Wednesday, May 30, 2012

How Did We Get Here?

Lately I have been finding myself asking the question, over and over, "How the hell did we get here?" When we started our infertility journey nearly 3 years ago, it didn't seem like it was going to be quite so...neverending. It took us a year to get to IVF even though we were advised to go straight to it, but then we were supposed to be awesome IVFers. And then we weren't, for no apparent reason that makes any kind of sense at all. And now we are staring down the barrel of our 6th cycle, looking to transfer embryos #14, 15, and 16, and feeling like, "If this doesn't work, then what???" What will we do? How can I not put so much pressure on this frozen cycle, on our three little frosty miracles, to succeed? I have heard so many well-intended thoughts (this has to be your time, you're due, it's time for you to get what you deserve, etc. etc. etc.) but that's all they are--thoughts. There are no guarantees. As much as I want to believe it, these next three embryos do not HAVE to be the ones that become our babies. I want that, and I hope for that, and I can see that in my mind, but all of those positive-thinking tactics do not make it actually so. If that was the case I'd be trying for #2 right now.

I can deal with this for now. I am heading into a cycle over the summer, so I can live in a place of hope and positivity to a point. Every negative or loss takes away some of my capacity to have a full store of hope, but I've still got plenty enough to Pollyanna my way through this cycle. It's the summer, so I'll be relaxed. We are well-practiced at this and have beautiful B4 blasts waiting to come home. It is possible that this will be it. But part of me is preparing myself for the possibility that it might not be it. That we will get the "I'm so sorry" call again. That we will be numb, then angry (and drunk), then just unbelievably sad. Because if this frozen cycle does not work we are looking at a break of at least a year. We need to recuperate financially. We need to recuperate spiritually and be "normal" for a little bit. We need to figure out what the next steps are and where those will be--because as much as we love where we are, I don't think there's a sane person on this earth who wouldn't seek a fresh point of view, a second opinion, after 6 cycles. (Most people I know would have jumped ship at 3 cycles, but we are super loyal and really love our team. Genuinely LOVE our team and everything they've done for us.) I would love to close it out with our current team, and there is still a chance for that. I would be really sad NOT to be able to go to the annual IVF party for successful patients next year. I have lived for the possibility of going to that stupid IVF party for two years. I want to go!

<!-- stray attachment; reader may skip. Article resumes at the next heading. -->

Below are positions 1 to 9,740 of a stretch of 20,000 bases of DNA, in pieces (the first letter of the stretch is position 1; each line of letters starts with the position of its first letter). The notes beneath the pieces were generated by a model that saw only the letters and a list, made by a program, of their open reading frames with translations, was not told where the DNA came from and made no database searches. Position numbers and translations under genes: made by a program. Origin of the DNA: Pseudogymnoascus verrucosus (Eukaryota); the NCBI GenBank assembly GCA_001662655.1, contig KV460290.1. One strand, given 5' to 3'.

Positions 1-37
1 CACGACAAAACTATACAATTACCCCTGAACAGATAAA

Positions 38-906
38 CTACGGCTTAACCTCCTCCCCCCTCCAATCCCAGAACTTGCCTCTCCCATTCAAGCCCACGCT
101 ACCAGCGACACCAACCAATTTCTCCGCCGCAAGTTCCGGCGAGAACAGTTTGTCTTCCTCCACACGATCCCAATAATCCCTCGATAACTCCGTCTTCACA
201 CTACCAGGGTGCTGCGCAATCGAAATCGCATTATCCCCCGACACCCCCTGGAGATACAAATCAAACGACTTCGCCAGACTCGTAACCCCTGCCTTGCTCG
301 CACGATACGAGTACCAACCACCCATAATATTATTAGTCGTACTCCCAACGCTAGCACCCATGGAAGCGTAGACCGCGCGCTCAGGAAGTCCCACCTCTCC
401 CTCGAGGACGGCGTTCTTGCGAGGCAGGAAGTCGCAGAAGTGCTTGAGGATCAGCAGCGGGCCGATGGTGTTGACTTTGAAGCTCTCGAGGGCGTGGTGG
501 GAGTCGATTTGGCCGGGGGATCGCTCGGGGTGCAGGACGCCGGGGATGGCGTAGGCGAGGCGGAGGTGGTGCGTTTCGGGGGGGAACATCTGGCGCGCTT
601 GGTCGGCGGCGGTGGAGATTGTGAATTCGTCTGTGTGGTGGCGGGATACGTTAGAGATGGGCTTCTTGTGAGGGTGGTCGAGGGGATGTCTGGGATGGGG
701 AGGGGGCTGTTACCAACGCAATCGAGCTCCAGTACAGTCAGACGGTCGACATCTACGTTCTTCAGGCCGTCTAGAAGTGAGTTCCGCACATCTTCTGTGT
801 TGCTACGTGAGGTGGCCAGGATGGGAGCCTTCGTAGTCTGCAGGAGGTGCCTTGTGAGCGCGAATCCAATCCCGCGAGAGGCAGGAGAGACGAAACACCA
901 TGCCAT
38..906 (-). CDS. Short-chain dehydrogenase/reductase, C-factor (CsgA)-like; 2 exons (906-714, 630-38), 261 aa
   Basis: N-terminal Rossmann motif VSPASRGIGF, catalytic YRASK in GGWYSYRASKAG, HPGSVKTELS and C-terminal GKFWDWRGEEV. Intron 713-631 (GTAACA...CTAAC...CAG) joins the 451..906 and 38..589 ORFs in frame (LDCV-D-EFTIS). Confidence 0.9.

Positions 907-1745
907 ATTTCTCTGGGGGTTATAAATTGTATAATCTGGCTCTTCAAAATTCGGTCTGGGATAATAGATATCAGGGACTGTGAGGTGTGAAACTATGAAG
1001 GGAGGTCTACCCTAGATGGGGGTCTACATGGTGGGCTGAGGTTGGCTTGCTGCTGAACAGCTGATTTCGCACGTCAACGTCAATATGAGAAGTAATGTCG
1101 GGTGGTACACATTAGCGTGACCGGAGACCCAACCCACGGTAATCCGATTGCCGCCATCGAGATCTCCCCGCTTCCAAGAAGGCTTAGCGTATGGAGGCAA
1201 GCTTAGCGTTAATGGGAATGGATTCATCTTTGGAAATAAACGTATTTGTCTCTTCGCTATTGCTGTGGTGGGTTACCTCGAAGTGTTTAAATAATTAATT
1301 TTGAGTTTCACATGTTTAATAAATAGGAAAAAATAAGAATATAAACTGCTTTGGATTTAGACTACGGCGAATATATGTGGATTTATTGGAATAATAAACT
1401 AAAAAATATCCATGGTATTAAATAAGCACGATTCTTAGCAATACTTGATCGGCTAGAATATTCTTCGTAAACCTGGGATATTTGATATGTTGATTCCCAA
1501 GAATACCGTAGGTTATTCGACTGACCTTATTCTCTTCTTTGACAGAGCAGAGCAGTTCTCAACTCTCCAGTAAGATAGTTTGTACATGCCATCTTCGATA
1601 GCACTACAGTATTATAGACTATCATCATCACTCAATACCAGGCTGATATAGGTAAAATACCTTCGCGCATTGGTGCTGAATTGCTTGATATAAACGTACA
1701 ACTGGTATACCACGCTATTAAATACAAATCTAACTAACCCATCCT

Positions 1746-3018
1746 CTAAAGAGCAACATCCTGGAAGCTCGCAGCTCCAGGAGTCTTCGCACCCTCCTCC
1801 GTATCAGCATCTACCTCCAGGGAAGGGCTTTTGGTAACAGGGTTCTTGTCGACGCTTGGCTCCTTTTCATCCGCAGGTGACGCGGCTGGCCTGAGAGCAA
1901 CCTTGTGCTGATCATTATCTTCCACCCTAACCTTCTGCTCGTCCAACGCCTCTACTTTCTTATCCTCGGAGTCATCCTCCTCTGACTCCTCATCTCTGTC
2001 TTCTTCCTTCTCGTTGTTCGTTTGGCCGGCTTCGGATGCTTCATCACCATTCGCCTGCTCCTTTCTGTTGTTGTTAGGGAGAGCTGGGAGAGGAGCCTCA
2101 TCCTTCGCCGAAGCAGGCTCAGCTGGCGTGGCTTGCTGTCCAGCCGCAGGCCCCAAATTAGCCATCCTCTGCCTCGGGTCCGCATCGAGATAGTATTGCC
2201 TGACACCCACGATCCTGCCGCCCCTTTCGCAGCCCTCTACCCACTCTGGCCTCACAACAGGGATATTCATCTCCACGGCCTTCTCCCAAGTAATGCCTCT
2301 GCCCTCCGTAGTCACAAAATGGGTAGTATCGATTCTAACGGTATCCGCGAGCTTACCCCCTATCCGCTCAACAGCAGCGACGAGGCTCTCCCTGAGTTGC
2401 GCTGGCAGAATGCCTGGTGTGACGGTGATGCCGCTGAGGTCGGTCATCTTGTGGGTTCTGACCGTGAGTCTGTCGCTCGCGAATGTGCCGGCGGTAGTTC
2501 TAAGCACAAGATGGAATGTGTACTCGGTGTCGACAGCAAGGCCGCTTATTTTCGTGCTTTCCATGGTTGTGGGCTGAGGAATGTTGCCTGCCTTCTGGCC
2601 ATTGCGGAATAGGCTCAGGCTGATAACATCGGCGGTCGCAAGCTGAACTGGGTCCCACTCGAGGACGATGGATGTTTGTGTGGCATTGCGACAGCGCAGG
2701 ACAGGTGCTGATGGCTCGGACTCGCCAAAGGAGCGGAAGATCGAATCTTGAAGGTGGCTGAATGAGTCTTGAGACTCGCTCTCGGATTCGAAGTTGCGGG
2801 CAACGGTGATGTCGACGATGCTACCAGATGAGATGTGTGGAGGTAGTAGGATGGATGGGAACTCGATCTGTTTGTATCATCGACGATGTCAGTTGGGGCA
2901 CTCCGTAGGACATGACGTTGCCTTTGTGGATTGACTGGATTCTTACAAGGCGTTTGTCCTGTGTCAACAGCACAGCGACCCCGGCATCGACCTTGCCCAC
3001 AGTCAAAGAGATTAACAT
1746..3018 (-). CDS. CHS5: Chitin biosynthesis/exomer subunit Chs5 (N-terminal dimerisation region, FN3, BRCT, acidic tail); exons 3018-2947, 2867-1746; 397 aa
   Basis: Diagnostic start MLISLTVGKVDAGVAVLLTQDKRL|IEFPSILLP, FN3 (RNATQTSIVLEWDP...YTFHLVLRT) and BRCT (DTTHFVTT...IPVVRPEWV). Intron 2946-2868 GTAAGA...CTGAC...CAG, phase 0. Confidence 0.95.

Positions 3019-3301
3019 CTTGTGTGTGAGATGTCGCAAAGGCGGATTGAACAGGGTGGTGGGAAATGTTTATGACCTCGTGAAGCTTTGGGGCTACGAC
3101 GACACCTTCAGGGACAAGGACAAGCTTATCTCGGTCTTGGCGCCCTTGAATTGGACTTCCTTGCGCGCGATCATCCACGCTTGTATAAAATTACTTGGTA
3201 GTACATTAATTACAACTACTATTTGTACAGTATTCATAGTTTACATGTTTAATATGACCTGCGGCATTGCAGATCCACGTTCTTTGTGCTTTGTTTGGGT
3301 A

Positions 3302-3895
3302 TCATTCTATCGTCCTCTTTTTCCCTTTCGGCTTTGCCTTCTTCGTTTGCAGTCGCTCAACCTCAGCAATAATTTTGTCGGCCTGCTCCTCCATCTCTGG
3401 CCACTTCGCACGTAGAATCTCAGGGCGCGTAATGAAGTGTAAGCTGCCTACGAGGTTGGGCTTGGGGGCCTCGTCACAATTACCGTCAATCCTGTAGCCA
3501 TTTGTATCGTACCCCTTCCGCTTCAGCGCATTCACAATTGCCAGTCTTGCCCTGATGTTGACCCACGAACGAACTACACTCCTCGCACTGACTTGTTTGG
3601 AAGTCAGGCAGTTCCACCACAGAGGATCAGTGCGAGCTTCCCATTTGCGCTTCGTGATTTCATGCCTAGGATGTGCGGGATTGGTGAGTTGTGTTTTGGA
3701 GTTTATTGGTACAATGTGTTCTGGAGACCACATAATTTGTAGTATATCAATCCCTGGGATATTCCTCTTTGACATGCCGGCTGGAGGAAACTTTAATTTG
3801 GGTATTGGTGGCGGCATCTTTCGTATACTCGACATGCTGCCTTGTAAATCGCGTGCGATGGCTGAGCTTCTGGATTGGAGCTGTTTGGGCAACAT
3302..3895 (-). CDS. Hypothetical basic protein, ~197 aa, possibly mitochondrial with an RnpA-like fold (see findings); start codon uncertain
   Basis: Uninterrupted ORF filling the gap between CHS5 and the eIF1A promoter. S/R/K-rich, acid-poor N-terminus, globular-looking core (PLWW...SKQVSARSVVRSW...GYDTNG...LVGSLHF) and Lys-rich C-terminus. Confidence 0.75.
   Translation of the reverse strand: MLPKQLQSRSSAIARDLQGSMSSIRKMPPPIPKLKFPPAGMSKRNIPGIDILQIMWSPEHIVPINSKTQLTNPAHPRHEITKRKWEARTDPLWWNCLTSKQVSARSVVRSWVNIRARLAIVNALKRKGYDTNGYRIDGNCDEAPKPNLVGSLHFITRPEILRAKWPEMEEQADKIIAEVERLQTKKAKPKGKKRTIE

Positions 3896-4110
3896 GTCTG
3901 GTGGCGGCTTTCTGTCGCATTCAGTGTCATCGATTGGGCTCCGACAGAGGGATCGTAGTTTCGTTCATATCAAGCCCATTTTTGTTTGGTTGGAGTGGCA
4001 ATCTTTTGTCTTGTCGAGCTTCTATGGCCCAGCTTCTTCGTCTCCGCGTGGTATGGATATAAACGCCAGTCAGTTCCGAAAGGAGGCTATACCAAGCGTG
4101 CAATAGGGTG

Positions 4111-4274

So, here we are, at a crossroads. Or just before a crossroads, since we don't actually have to make a scary decision until we get bad news, which I sincerely hope we don't get. I hope all this is hypothetical and we don't have to worry about it because our frosty babylings will make our dreams come true. I hope that this is my last summer spent giving myself injections, my last school year where I have no idea what to expect for the following year (will I go out on maternity leave sometime during the year? Or will I have to once again use up a crazy amount of sick days for treatment?), the last year where we have to have the total turmoil of trying to have a baby before we enter into the chaos of actually having that baby. I want to stop crying over Mo.dern Fam.ily because a) they do such a good job of showing warts-and-all families and what you look forward to in your own family, and b) they do a pretty good job of showing the heartbreak and exhaustion that comes with the adoption process. Last week's episode left me a puddle on the floor. I want to stop feeling completely overwhelmed and upset by the Parent Day card shopping. This year I was actually able to pick out the Mother's Day cards myself -- it took two trial runs (walk through the section, pick up a couple cards, see the "New Mommy" cards and the "To Mommy From Baby" cards and walk swiftly away before I turn sad sap crazypants in Target/Hallmark/Wegmans), but then I bought the cards in a BarnesandN.oble. Far less intimidating display. But, this year, it was the Father's Day cards that had me barely keeping it together in Hall.mark. I hate Father's Day card shopping in general, because it is insanely difficult to find a good card for my dad. I love my dad very much, but finding a card for "Dad who moved to L.A. when I was in my early teens and missed things like Proms and meeting my first dates and all the sappy crap they put on "you've always been there for everything" Father's Day cards, and who lives 3000 miles away and I see every few years or so" is a little hard. I can't help but feel a little gypped when I read all the Daddy's Little Girl cards out there. And then there's the "Now that I have a family of my own" genre of Father's Day card, which I can't relate to either and get pissy about as well. But this year the sadness didn't come from finding a card for my dad or stepfather. It came from all the other cards out there. The "First Father's Day" cards. The "Expectant Dad" cards. The cards from loving and appreciative wives that I can't bring myself to read because I really, really want to give one of those to Bryce. I want all those cards for Bryce. It's like card people do a great job of creating a display of all the lives you wish you had but don't. And can't, at least not for the time being. The sad thing is that I was in Hall.mark to buy sympathy cards relating to the death of a grandmother figure--I had cried so much about that already and so I was decently ok picking those out. And usually I'm a puddle when I pick out sympathy cards--even when they're not for a person I know! But the Father's Day selection sent me hustling to the parking lot to cry in the semi-privacy of my car.